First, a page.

Whether we like it or not, systemic racism in America is real. It has been ingrained in our country for decades upon decades often leaving black families at the short end of the stick. Black America has reached a breaking point and it's time for us as a nation to step in and be the voice of change.

On June 2, Motherly took a stance and participated in #BlackOutTuesday, a movement devoted to observe, mourn and bring about change in racism in America. We also held an important conversation on our Instagram stories with a white mama and a black mama.

Deena Campbell, Senior Lifestyle Editor and black mother to two children, and Diana Spalding, Digital Education Editor and white mother to three children had an honest conversation about motherhood and racism. They discussed their feelings, lessons on what they learned (and unlearned) about race in America and how racial injustice can no longer prevail for our next generation.

Here's a recap and some resources if you're not sure where to get started. You can watch the full video at the end. Also, continue to step up not only in solidarity, but for justice.

Here's a breakdown of our mom-to-mom discussion about racism:

On white privilege:

Deena: White moms should use their white privilege to change the mindset of non-black people. If you see injustice, speak up and do something about.

Diana: Racism is all around us, and we need to acknowledge all of the ways that privilege has allowed us to ignore it. We can choose whether or not today is a day we feel like we can think about racism, while the black community must deal with not only thinking about it, but living it, and all of its consequences, every single day.


On teaching kids about racism:

Deena: Educate yourself. Use resources (see a few below) and talk about racist behaviors when your children are young. Be sure to celebrate differences and teach the importance of listening to black people explain their perspectives. Above all, model the behaviors you want your children to have. Your children will follow the behaviors you display.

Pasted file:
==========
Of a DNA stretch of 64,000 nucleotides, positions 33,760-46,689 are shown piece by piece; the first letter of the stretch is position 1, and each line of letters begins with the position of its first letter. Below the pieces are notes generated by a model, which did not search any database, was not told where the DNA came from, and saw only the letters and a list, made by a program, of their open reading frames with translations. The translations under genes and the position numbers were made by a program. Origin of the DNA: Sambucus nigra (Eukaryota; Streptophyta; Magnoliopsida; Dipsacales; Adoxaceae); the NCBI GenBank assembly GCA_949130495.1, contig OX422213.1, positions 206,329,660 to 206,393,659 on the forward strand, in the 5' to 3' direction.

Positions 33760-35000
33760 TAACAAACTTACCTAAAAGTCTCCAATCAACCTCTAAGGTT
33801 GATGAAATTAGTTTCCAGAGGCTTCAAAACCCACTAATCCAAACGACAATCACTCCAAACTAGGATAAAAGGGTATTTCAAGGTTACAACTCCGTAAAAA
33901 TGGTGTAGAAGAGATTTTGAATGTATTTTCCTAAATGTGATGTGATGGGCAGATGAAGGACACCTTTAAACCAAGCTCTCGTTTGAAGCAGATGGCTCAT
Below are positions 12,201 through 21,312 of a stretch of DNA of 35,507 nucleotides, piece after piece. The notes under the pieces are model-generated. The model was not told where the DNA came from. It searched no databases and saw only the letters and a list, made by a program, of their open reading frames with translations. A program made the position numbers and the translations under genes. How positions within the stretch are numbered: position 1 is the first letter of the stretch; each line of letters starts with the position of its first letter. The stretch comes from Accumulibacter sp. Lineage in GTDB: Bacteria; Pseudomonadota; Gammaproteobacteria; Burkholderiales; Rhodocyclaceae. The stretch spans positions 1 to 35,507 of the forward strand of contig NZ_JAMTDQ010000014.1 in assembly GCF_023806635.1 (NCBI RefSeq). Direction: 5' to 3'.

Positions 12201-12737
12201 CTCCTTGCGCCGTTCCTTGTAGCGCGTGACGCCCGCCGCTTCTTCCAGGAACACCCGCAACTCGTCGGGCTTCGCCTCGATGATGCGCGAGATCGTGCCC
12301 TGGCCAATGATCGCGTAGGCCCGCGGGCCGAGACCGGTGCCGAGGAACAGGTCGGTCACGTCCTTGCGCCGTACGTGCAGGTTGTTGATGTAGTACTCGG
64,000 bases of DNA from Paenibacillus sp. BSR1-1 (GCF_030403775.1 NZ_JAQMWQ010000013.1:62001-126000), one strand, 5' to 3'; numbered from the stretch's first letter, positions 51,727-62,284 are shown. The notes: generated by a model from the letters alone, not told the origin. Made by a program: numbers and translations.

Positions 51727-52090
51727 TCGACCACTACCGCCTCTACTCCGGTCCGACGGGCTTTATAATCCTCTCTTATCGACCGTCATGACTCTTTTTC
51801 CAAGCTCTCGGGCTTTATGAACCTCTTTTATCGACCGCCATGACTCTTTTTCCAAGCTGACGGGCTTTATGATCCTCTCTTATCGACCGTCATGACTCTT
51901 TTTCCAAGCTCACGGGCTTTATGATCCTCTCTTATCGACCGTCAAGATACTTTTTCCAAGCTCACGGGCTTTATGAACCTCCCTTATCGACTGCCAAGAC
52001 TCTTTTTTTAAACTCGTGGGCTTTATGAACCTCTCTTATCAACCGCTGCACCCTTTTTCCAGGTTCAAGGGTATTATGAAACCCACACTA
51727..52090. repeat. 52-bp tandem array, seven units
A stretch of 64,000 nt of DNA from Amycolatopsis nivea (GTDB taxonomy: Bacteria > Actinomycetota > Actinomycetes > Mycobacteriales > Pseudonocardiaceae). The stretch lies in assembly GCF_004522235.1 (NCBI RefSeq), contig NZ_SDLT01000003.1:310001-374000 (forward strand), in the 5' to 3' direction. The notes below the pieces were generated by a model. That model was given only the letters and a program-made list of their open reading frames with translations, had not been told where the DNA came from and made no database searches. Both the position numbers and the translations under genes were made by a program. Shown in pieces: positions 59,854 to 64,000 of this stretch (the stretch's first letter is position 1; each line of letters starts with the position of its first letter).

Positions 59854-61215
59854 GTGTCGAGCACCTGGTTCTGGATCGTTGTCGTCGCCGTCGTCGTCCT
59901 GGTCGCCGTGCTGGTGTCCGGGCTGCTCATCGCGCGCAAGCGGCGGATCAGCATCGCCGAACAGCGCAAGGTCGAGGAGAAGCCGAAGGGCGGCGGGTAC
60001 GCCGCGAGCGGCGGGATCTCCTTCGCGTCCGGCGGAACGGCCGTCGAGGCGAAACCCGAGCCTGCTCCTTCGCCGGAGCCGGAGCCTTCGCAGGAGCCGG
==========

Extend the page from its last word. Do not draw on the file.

Diana: As I teach my children about racism, the message is not "race doesn't exist" or "I don't see color." That messaging ignores reality and is unhelpful. Instead, we should convey that we do see race, and we respect and honor it.

Deena: Black moms shouldn't be afraid to teach their children about how society views them. Arm them with the knowledge they need to navigate this country.

Diana: One way that I am trying to teach my white children about racism is through teaching empathy. When we explained what is happening in our country right now, we asked our kids to talk about how they would feel if someone was mean to them because of the color of their skin.


On feeling sad for the black community:

Deena: I don't want you to feel bad or sorry for black people. I'm proud to be black. I love our music, food, art and overall culture. Use your frustration to motivate you to speak up against injustice.


On listening:

Diana: One of my responsibilities as a white woman is to make sure that I am listening, and not centering myself in conversations about racism. This is bound to make white people feel uncomfortable, but our discomfort is not what we are discussing.

Diana: My role as a white person is to be quiet, and to be loud. Quietness involves listening—truly listening—to the black community who has been doing this work for so, so long. And being loud is about standing up to injustice and racism when I see it. Silence is incredibly dangerous.


On being an ally:

Deena: The goals is to not only be non-racist, but to actively be anti-racist, and teach your children to speak up against injustice.

Diana: We never arrive at being an ally. The work is never done. This is about making a commitment to doing this work every day, forever.


On Black Lives Matter versus "all lives matter"

Deena : Saying Black Lives Matter doesn't take away the importance from other lives. It's akin to a house burning. The fire department doesn't attempt to put out flames in the entire neighborhood, they just focus on the house in flames. In a similar manner, the black community needs everyone to step up and fight against injustice.